Tuesday, 3 February 2004

Questions (144)

Richard Bruton


273 Mr. R. Bruton asked the Minister for Finance if his attention has been drawn to the fact that some householders who were flooded in November 2002 when the Tolka broke its banks, have been unable to secure insurance cover in respect of storm damage and flooding; if he will make arrangements to send members of the public the engineering assessment of the works needed and those undertaken to date, which would provide important information to insurers being asked to restore cover; if he will intervene directly with the insurance companies to protect, in so far as is possible, the interests of those who are so severely affected; and if he will make a statement on the matter. [2807/04]

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Written answers (Question to Minister for Finance)

The final report of the river Tolka flooding study was published by Dublin City Council in December 2003 and details the measures required to protect homeowners against flooding along the river. The report is available on the Dublin City Council website and is also available to view in the Drumcondra library. Copies of the report in CD-ROM format are also available from Dublin City Council.

As the Deputy is aware an initial phase of works contained in the report has already been completed by the Office of Public Works on behalf of Dublin City Council. The OPW and the city council are committed to carrying out the next phase of works in the current year and discussions are ongoing to agree the detail and timing.

Although I am not in a position to instruct insurance companies directly in this matter, I have met with the Irish Insurance Federation, IIF, as part of the review I initiated on national flood policy in November 2002. I indicated that the State would play its part in flood risk reduction and that, in turn, the insurance industry would be expected to act in a responsible manner. At my invitation the IIF made a submission to the policy review group and subsequently met with OPW officials. This meeting clarified aspects of their submission and provided an opportunity for the IIF to be briefed on the State's overall strategy on flood management.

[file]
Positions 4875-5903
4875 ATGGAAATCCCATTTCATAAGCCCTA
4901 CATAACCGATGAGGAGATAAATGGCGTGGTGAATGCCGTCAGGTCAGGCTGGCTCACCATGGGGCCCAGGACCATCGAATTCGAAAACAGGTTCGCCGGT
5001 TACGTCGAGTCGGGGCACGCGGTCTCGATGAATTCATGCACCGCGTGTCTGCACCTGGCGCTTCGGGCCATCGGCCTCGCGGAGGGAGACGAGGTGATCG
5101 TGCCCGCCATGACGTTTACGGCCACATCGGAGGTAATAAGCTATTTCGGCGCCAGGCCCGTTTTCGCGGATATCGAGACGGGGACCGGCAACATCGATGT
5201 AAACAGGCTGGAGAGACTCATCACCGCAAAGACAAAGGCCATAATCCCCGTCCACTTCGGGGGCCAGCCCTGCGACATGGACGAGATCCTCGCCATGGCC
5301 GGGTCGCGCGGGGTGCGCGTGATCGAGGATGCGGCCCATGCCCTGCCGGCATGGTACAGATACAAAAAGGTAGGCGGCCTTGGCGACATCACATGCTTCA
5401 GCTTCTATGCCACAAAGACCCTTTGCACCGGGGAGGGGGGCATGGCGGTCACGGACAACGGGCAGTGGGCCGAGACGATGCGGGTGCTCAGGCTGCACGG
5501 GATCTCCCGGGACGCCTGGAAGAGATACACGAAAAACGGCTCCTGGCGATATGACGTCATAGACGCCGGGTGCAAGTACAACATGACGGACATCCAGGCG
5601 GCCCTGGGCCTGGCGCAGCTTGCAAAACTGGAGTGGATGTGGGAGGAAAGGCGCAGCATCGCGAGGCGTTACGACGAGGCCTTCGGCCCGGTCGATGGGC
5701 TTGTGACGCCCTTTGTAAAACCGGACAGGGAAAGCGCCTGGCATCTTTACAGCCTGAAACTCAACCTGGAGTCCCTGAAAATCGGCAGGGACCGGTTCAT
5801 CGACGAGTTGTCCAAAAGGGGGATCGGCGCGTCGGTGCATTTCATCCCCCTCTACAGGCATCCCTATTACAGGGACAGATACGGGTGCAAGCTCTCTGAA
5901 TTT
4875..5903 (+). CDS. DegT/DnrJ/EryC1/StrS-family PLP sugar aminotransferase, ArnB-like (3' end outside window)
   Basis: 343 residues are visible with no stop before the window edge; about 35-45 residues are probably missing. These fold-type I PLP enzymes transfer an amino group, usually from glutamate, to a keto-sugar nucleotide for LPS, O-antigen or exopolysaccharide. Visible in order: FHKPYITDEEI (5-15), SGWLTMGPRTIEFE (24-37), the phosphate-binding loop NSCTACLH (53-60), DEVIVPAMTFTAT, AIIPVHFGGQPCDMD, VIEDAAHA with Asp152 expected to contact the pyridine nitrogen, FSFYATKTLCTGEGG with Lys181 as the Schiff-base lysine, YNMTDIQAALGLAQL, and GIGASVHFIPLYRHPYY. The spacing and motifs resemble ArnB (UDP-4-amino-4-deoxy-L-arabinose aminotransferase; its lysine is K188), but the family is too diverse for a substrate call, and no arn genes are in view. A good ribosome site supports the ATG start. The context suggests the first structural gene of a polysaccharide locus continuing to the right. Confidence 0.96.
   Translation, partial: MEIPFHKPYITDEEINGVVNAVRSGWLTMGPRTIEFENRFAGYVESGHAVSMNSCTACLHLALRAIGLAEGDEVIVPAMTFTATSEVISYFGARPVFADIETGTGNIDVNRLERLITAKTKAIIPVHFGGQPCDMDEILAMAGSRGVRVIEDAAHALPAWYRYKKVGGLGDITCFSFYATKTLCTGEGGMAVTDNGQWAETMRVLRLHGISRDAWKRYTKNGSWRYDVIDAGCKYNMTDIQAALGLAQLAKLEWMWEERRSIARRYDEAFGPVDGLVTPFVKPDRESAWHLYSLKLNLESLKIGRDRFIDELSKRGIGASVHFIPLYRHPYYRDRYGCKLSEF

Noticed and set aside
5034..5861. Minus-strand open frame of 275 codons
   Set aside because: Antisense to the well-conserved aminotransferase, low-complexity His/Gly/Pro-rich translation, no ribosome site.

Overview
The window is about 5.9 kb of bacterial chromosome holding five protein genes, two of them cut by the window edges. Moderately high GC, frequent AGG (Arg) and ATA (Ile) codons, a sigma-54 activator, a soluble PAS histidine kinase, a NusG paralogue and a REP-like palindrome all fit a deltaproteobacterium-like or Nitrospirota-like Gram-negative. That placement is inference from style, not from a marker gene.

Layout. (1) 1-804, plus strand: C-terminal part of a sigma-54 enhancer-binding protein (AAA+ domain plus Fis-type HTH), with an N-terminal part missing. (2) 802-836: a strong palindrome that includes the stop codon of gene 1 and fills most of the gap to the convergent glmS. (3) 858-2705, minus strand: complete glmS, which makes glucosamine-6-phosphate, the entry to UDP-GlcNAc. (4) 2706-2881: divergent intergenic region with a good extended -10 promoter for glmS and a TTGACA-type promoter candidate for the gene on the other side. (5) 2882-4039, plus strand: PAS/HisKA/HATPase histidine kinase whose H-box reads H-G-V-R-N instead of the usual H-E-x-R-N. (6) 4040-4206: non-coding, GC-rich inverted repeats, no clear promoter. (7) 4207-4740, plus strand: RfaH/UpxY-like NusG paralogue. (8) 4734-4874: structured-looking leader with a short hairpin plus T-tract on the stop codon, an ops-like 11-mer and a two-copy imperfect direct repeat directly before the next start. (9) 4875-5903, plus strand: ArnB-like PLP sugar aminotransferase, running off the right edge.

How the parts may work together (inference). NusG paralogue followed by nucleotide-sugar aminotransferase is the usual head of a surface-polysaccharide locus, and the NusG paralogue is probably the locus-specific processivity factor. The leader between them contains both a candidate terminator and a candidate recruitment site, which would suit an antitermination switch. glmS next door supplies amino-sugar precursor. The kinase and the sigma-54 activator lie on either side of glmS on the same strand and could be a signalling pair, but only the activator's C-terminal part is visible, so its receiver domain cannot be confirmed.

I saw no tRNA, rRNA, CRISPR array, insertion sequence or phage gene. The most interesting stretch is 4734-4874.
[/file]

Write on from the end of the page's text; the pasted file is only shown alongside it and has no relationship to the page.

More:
One of the key components of this strategy is the development of "flood maps". These provide valuable information to assist in numerous decision-making processes, such as, planning and development, flood works prioritisation, assessment of risk. In this regard, I confirm that the OPW has commenced work on a flood mapping programme, the first phase of which will be completed in 2005. I am confident that the increased availability of risk information arising from the production of maps, together with the implementation of a more strategic approach to flood management will reduce exposure to risk and provide a more accurate basis upon which insurance companies formulate their decisions relating to potential flood damage in the future.

The report of the review group has been circulated to all Departments for consideration before being submitted to Government. Subject to Government approval, I hope to publish the report in the very near future.